As a DM I am very wary of having a player sit at the table with nothing to do. In this day and age, it seems almost rude. It is hard enough to get people to come to your house to play games on a regular basis, to go aead and bore them like that seems like a recipe for disaster.
I understand that PCs go unconscious or die on occasion, but if a player has nothing to do at the table for any length of time you need to involve them somehow. Even if it is cooking up some afterlife visions the dying hero is having, at least the player is engaged and not regretting coming over, or becoming a distraction.
There is no Shadow in the Desert
Why a mix of good and evil characters? No idea. It never came out because there was a godlike DM PC who would stop any interaction with anyone by the evil characters.
We only faced undeads and constructs with 2 rogues, a blightcaster and a mage with focus on illusion I think I attacked a single time in the whole adventure. The only one doing damage was a min/maxed werebear who was neutral (yeah, good thing we went through with only good and evil characters).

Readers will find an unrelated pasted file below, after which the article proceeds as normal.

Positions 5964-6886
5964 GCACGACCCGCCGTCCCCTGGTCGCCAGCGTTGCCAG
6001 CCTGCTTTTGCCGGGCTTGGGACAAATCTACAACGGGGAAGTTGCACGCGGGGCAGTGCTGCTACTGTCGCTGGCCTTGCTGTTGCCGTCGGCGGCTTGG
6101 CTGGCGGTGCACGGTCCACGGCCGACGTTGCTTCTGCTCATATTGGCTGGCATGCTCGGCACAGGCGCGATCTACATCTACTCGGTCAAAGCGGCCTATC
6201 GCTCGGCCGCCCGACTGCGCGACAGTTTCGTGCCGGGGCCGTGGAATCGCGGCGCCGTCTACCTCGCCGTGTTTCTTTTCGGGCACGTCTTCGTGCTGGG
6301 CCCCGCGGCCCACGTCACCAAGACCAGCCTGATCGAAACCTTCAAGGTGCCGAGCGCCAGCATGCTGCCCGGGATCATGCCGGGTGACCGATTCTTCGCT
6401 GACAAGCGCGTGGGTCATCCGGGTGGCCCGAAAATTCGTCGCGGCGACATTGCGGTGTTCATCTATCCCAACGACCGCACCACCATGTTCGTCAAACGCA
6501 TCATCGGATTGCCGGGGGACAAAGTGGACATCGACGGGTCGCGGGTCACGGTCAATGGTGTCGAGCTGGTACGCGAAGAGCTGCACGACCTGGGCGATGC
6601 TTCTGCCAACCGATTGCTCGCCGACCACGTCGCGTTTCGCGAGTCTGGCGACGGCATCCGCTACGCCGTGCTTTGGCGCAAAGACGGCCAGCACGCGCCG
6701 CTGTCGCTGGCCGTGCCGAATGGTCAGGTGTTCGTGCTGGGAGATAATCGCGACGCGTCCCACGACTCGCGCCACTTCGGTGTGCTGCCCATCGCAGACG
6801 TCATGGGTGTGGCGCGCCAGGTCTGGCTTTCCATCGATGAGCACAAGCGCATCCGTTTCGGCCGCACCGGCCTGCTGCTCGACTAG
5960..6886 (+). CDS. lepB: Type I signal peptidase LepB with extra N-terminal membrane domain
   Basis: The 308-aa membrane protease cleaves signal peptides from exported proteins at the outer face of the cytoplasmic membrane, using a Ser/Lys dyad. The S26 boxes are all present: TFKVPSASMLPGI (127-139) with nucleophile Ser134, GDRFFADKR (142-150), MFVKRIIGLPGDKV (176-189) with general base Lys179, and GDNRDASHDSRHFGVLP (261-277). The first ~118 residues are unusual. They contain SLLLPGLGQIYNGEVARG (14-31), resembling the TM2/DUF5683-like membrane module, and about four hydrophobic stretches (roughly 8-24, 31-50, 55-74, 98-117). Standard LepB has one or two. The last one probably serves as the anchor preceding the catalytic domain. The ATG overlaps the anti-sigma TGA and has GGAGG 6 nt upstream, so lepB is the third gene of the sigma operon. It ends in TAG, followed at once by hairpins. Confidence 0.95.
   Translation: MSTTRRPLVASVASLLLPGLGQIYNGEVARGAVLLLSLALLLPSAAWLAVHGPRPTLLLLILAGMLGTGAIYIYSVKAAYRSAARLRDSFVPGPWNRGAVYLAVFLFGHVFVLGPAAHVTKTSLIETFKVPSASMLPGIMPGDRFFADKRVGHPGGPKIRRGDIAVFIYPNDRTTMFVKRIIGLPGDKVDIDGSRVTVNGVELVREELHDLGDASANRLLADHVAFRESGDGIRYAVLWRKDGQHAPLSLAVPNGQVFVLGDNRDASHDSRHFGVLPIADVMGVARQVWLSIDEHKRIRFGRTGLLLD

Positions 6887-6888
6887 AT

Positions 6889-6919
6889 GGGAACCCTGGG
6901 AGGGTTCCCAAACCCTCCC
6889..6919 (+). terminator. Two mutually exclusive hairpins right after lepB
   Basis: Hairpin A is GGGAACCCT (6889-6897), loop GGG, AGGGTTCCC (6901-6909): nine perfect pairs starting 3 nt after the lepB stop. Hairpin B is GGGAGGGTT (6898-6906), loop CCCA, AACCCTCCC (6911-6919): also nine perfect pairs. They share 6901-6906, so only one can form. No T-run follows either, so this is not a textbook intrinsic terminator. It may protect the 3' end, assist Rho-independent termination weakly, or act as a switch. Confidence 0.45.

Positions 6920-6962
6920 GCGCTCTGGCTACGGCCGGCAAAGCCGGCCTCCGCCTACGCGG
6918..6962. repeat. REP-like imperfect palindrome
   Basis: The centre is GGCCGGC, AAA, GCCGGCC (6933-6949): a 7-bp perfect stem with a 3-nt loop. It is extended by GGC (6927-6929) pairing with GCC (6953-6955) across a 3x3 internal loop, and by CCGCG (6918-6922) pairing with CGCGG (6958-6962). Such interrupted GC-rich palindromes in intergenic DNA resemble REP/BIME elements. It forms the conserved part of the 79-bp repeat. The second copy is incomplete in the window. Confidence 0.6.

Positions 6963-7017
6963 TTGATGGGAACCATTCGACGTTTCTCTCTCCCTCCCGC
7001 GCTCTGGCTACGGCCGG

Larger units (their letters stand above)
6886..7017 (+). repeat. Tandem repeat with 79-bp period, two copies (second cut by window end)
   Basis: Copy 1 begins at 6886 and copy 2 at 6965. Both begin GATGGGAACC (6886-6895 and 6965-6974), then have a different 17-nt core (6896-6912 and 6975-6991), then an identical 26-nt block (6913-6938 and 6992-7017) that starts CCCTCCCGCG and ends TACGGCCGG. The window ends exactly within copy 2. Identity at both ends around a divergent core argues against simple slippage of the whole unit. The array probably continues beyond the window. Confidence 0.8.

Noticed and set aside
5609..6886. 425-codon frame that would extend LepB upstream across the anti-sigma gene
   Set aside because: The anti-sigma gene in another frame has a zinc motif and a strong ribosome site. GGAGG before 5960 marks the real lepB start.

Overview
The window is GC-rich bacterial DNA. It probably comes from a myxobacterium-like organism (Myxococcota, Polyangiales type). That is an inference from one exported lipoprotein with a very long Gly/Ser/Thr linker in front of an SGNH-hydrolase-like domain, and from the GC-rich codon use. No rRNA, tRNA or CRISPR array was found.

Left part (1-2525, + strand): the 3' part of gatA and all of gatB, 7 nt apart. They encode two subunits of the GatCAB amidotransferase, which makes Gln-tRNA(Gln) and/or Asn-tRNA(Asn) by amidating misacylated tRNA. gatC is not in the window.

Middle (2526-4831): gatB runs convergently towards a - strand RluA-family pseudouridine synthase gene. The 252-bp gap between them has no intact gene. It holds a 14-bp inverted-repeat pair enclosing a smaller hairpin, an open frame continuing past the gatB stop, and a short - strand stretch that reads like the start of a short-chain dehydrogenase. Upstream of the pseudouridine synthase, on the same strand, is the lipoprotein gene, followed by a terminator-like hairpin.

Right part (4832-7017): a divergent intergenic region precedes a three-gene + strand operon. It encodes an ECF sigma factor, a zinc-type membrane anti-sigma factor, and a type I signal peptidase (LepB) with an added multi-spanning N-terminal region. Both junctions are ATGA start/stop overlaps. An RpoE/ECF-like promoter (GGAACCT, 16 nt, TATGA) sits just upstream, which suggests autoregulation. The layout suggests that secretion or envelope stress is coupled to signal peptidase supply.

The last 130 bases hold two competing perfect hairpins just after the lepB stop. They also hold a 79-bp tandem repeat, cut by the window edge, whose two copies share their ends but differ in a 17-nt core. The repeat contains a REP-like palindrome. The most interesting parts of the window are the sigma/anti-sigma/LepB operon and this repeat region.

All doors and sealed hallways had anti-teleport-protection, we could not use shadow walk to get to a desert because there is no shadow in the desert. In the last fight against the endboss who was the madking that was even feared by the gods, he stunned all of us for 10 in-game minutes when we entered the room (absurdly high saving throw no one succeeded on).
I think our wizard player was already sleeping at this point. Then one character was freed and the DM said to the player "pull this one item out i gave you and say die". At this point we all just wanted to go home, I had tossed my character sheet and was playing with the backside of a chocolate bar, the blightcaster had at some point crashed his chair and was playing wii on the couch, the not-stunned character told the mad king to die and he did and we went home.
Best thing was everything had in-game reasons. She later explained everything and we agreed that it would have been a great book to read...just the typical small mistake that players usually want a bit of agency ;)
As a DM it can be very scary to run a game for players who have a lot of spells and power options. In this DM's case, she decided rather than to try and "ride the lightning", she clamped down and forced the heroes down a particular path. I think you have to know your players and know what they can do when you cook up a scenario.